East says when the film finally aired, he was blown away by the scope and power of the project, which was nominated for 12 Emmy Awards and won two.
"The most memorable scene is the shot of Jason Robards when he goes out to look at the devastation in Kansas City," East says. "That's a pretty amazing piece of film. That struck a chord with me. It scared me a little bit."
East also received some unlikely feedback from a particular viewer.
"I ended up getting a really nice letter from my father-in-law congratulating me being a part of history and stepping in to possibly help end the Cold War," he recalls.
"The Day After" didn't have quite that same sense of cultural gravitas in Australia, according to Harvey.
"It was shown on TV in 1984. But it wasn't the huge controversy that it was in the States. A lot of people I talked to here (in Australia) haven't heard about it," says the 25-year-old Harvey, who only saw the film for the first time a few years ago.
However, Harvey says the nuclear issue was a hot-button cause on his continent. This took the form of a movement against Australian uranium mining, with the perception being that these mines were contributing to the arms buildup among the superpowers.
Back in the U.S., the airing of "The Day After" generated significant political fallout.
"'The Day After' changed Ronald Reagan's mind about the feasibility of a winnable nuclear war," Meyer says.
"Both in his memoir, also in 'Dutch,' Edmund Morris' Reagan biography, and in my personal conversations with Morris, who hung around the Reagan White House for years while gathering material for the book, I learned how rocked Reagan was by the film and how, as a result, he went to Reykjavik (in 1986) and signed the intermediate range weapons treaty with (Mikhail) Gorbachev - to the consternation of fellow conservatives."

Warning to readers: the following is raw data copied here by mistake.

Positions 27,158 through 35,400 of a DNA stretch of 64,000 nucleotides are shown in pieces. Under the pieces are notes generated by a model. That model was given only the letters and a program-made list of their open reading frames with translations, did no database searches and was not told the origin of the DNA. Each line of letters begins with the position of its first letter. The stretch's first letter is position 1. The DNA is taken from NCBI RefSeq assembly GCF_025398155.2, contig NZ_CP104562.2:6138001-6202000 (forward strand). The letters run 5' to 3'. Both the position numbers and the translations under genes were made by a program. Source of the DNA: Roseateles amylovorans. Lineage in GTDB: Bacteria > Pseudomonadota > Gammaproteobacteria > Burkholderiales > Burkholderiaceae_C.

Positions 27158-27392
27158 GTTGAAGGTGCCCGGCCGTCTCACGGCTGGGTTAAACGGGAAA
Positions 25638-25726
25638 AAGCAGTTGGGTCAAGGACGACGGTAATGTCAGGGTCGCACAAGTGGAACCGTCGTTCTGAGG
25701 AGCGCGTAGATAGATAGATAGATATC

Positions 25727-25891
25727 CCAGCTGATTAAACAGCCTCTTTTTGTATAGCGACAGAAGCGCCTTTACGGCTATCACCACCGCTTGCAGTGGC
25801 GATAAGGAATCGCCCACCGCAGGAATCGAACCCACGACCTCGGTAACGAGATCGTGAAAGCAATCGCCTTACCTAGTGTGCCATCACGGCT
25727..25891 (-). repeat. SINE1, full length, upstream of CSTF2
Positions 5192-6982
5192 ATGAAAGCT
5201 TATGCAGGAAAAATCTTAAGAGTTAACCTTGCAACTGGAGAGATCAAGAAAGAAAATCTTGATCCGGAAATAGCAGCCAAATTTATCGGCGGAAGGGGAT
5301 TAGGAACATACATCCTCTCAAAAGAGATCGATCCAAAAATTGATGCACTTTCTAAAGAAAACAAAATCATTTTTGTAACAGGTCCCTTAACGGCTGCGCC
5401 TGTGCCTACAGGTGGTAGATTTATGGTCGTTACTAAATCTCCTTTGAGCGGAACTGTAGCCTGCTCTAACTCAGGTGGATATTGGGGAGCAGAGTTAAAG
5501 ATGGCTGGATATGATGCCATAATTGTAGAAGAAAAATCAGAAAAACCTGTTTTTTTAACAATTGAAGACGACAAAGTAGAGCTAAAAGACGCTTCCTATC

Meyer, a former Oscar nominee for screenwriting, still considers the making of the film as the most worthwhile experience in which he was ever involved.
Residents of Lawrence will be offered the opportunity to speak about their experiences with making the film or reactions to watching it. Harvey will be conducting interviews in the upper lobby of the Eldridge Hotel, 701 Mass., between Nov. 21 through 24. Participants are encouraged to contact him at 841-0314 or firstname.lastname@example.org.
Harvey mentions he recently taught a class at Macquarie titled "The World Since 1945."
He adds, "'The Day After' is a big part of that world."